Fig. 7.17 (a,b) Whiteside’s line is marked (for example, with electrocautery) after the joint is opened and before any bone resection. The projected rotation alignment is produced with a chisel by rotating the components after the anchor holes are drilled. In this manner, it can be easily assessed with respect to the Whiteside’s line. The epicondyle axis (b) is frequently very difficult to palpate, particularly when the destruction is severe.
We therefore often alter our surgical procedure for a severe valgus knee deformity: the tibia is osteotomized first, and is then reconstructed. For difficult femoral anatomical landmarks, rotational alignment of the femur is based on the tibia with the aid of the reference lines: Whiteside’s line, epicondyle axis, line of the dorsal condyles.
Fig. 7.18 Spacers are used for alignment following tibial resection.
Fig. 7.19 After obtaining sufficient alignment in extension, the flexion gap is adjusted by performing additional dissection of the femoral condyle. Spacers are used to assess the rotational alignment in flexion as well.


Knee prostheses are implanted with stronger fixation in rheumatoid patients than in osteoarthritis patients. Our experience has shown that knee prostheses have a tendency to loosen again after 5 to 7 years in patients with inflammatory disease. The opposite is true, however, for men with spondyloarthritis. They tend to develop stiffness in the affected knee joint and, therefore, their ligaments should never be tightened excessively during the procedure.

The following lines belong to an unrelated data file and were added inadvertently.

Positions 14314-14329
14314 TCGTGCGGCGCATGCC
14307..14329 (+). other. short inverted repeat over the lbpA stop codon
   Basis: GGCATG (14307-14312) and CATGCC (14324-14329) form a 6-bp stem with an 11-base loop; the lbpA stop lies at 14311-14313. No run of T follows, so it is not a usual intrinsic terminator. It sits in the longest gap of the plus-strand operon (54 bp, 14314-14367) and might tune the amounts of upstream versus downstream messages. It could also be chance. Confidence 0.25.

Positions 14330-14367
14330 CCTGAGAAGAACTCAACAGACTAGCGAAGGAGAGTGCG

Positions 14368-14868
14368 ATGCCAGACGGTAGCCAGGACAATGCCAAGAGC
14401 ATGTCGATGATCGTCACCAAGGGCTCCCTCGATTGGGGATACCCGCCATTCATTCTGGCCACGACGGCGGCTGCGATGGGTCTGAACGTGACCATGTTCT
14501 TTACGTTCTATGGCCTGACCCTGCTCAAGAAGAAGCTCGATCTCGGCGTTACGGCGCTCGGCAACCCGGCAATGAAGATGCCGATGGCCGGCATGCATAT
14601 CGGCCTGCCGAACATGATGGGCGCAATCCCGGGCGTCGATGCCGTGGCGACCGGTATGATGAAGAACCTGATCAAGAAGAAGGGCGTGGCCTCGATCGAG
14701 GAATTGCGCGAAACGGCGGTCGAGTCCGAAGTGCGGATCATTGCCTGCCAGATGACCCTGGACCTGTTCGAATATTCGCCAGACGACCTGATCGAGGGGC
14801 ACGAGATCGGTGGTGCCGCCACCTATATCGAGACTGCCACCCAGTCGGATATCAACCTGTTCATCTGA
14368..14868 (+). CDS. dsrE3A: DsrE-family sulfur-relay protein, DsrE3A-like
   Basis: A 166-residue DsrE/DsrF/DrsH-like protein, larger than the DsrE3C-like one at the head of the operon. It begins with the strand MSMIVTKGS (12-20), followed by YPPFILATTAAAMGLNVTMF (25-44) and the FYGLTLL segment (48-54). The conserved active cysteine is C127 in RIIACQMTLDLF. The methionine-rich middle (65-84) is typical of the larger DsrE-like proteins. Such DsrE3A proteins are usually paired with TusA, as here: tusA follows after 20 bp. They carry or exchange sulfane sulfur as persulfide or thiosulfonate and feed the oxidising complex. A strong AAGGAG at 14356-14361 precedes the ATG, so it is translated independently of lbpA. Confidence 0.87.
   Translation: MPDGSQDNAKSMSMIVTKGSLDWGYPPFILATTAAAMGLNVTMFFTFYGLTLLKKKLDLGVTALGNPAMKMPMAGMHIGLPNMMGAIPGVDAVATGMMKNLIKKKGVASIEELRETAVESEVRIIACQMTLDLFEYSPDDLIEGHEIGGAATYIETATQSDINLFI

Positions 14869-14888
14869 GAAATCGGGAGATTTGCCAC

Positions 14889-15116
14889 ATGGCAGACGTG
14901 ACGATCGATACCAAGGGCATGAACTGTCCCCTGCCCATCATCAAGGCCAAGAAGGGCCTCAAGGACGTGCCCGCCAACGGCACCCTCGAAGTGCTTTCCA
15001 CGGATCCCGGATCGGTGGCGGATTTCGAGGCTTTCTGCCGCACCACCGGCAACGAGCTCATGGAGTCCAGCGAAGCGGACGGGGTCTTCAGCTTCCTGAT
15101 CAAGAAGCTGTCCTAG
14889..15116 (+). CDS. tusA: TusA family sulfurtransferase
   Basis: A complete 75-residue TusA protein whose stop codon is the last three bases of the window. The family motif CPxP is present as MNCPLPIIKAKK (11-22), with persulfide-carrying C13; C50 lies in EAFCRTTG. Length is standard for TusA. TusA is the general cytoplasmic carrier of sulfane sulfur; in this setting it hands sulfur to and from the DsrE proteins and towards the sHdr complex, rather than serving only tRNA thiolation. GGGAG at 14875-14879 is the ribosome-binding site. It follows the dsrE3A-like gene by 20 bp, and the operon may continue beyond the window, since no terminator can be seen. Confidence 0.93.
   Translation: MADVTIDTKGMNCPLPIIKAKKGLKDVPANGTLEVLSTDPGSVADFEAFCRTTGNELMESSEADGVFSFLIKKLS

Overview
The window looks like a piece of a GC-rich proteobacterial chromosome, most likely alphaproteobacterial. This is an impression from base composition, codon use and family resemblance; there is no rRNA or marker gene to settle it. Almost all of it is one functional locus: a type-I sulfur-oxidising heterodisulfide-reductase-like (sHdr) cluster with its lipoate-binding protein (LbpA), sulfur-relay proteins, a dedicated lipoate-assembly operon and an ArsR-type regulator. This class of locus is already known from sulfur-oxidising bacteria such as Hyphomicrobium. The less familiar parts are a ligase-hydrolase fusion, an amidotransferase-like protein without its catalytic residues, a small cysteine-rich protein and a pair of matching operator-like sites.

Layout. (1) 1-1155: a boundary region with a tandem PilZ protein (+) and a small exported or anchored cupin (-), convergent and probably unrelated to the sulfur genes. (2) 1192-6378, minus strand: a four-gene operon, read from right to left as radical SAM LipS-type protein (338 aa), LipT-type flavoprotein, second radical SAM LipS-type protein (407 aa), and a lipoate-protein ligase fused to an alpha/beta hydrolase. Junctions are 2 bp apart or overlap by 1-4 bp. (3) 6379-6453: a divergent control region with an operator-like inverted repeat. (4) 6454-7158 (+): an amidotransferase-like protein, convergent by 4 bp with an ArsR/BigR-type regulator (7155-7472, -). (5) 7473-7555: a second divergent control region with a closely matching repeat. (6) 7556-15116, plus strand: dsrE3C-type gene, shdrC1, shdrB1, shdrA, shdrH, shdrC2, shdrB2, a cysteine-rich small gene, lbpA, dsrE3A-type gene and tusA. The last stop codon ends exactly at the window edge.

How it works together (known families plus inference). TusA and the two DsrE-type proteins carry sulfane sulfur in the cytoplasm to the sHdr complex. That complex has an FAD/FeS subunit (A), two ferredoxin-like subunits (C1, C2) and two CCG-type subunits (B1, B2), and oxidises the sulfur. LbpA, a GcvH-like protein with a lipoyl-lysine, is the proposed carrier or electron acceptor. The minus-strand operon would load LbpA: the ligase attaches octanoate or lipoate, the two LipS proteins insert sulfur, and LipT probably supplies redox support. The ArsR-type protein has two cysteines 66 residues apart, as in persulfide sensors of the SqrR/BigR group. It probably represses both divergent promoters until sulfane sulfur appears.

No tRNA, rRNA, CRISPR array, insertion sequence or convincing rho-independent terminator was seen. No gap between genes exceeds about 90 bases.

Rheumatoid valgus knee deformity

Rheumatoid valgus knee deformity is more difficult to address than varus deformity.

Classification of valgus knee deformity

  • Grade I: mild valgus deformity. Stable medial ligament. Synovectomy of the knee joint. Standard approach.

  • Grade II: lateral contracture, medially still stable. A release of the lateral contracted elements is essential. Testing is performed in both flexion and extension.

  • Grade III: severe lateral contracture.

  • Grade IIIa: medial laxity, can be realigned (usually up to approximately 40° deformity under load). Intraoperatively, the femoral and tibial weight-bearing surfaces are first resected. Next, spacers are placed, and the knee is initially released in extension. A coupled prosthesis is used if the knee cannot be adequately aligned in extension.

  • Grade IIIb: severe medial laxity.

  • Grade IV: severe medial and lateral laxity.

A coupled prosthesis is specifically indicated in patients with rapidly progressive and highly inflammatory forms. Approximately 1 to 2% of rheumatoid knee joints fall into this category.